Could smaller companies have a bright spot despite a gloomy environment?

Schroders answers the question, "Are small cap stocks too risky in tough economic conditions?".

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Nkosi Kondi, Country Head - South Africa, Schroders
Nkosi Kondi, Country Head - South Africa, Schroders

Investing in smaller capitalisation (small cap) stocks when economic conditions are tough can feel uncomfortable. Yet, history tells us that this can be a good time to start considering whether these companies deserve a place within a diversified portfolio. We analysed data from the past five decades to get some insights from history to test this thought.

The stock market gazes into the crystal ball

One of the best leading indicators is the stock market itself. This is because investors are not only concerned with today’s headlines but also how the future will unfold. Investors anticipate how the future might unfold and then transact in company shares accordingly, driving the share price up or down in advance of actual news. This means – for example – when a company announces how much it has grown its sales, the share price might not change on that day if the company grew by the amount that investors expected.  

What tends to send the share price moving on the day is when the announcement is above or below what was expected. Small-cap stocks are no different in this way, and this can be a clue to guide us to what may be in store for their future.

What the market expects

Over the past year, the fortunes of large and small companies worldwide have diverged. This was primarily driven by the largest, so-called magnificent seven companies in the US, but also reflects the risks associated with owning smaller companies, which are more sensitive to the economic cycle.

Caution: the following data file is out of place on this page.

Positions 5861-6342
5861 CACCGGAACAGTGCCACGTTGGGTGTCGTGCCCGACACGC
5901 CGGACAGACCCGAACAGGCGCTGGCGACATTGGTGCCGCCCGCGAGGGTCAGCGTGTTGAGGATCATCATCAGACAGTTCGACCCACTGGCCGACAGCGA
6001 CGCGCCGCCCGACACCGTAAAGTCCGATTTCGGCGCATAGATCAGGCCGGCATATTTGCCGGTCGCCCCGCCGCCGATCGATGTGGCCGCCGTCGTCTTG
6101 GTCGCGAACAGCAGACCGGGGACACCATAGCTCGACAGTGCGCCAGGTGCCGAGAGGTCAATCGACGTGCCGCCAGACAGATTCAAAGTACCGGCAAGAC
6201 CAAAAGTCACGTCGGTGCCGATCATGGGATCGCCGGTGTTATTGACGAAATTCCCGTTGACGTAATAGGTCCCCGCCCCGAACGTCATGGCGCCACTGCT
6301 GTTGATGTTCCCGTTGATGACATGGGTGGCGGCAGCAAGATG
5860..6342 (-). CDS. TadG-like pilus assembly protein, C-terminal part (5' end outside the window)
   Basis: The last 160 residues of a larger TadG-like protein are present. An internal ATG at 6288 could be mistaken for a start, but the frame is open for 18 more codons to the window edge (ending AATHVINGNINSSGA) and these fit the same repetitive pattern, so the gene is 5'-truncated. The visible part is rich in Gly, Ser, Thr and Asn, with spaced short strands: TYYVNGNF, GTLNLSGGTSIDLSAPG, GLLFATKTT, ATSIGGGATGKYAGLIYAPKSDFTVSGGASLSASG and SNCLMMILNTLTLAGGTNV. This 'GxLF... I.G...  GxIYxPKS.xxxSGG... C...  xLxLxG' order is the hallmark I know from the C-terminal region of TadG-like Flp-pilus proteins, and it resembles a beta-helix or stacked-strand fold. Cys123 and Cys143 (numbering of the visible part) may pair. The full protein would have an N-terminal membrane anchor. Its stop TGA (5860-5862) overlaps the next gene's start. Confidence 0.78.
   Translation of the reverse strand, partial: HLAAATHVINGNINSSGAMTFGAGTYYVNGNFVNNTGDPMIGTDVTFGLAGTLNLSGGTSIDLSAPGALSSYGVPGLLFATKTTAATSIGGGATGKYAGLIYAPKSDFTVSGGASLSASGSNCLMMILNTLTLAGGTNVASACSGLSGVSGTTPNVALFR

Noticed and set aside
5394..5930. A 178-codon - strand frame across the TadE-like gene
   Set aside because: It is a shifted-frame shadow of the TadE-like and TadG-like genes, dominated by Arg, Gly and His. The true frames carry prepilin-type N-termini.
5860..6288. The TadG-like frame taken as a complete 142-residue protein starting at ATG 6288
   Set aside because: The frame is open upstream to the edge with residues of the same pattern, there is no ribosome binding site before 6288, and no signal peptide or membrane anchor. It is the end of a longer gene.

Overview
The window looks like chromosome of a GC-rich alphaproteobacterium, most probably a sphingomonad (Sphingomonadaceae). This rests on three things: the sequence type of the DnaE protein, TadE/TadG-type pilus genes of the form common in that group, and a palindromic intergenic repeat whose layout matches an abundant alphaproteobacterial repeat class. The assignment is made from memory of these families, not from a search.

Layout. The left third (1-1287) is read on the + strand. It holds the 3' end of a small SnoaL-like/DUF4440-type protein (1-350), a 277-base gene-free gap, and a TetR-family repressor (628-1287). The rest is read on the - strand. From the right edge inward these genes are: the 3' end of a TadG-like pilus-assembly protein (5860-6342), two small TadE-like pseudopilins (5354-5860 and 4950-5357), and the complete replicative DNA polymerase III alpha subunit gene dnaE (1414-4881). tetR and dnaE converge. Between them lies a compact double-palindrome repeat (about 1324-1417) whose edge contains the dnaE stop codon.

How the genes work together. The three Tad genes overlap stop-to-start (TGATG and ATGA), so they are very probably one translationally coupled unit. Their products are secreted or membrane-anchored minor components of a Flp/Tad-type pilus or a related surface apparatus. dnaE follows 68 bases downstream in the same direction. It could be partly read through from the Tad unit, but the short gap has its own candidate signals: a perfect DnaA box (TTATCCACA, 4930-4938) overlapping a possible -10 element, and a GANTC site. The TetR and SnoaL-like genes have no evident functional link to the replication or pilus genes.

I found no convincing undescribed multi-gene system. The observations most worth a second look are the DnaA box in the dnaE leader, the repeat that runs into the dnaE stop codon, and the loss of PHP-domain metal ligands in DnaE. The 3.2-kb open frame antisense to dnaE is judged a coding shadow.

One-year cumulative return for global large vs small companies (USD)

Larg Cap versus small cap stocks
Past performance is not a guide to future performance and may not be repeated. The value of investments and the income from them may go down as well as up and investors may not get back the amounts originally invested.

Investors may favour larger companies in the late phase of an investment cycle for a few reasons. Larger companies have multiple research analysts interpreting their performance which reduces uncertainty, they have easier access to finance in times of need and multiple diversified products to sell which helps stabilise their cash flows. This makes larger companies an attractive offering going into an economic slowdown. But as the above performance chart shows, this may have already been acknowledged by the market. The key question is whether small-cap stocks may have enough “bad expectations” in their price; we could look to history to guide us.

The key question is whether small cap stocks may have enough “bad expectations” in their price.

What does the long-term evidence show?

We have crunched the data going back to 1980 to find out. We studied how large and small-cap share prices behave during each phase of the investment cycle. The table below shows that investing in small caps when the environment feels uncomfortable has generated good results when investors take a long-term approach.

Average monthly return in US dollars (%)

Phase of economic cycleSmall capsLarge caps
Recession and recovery1.80%0.85%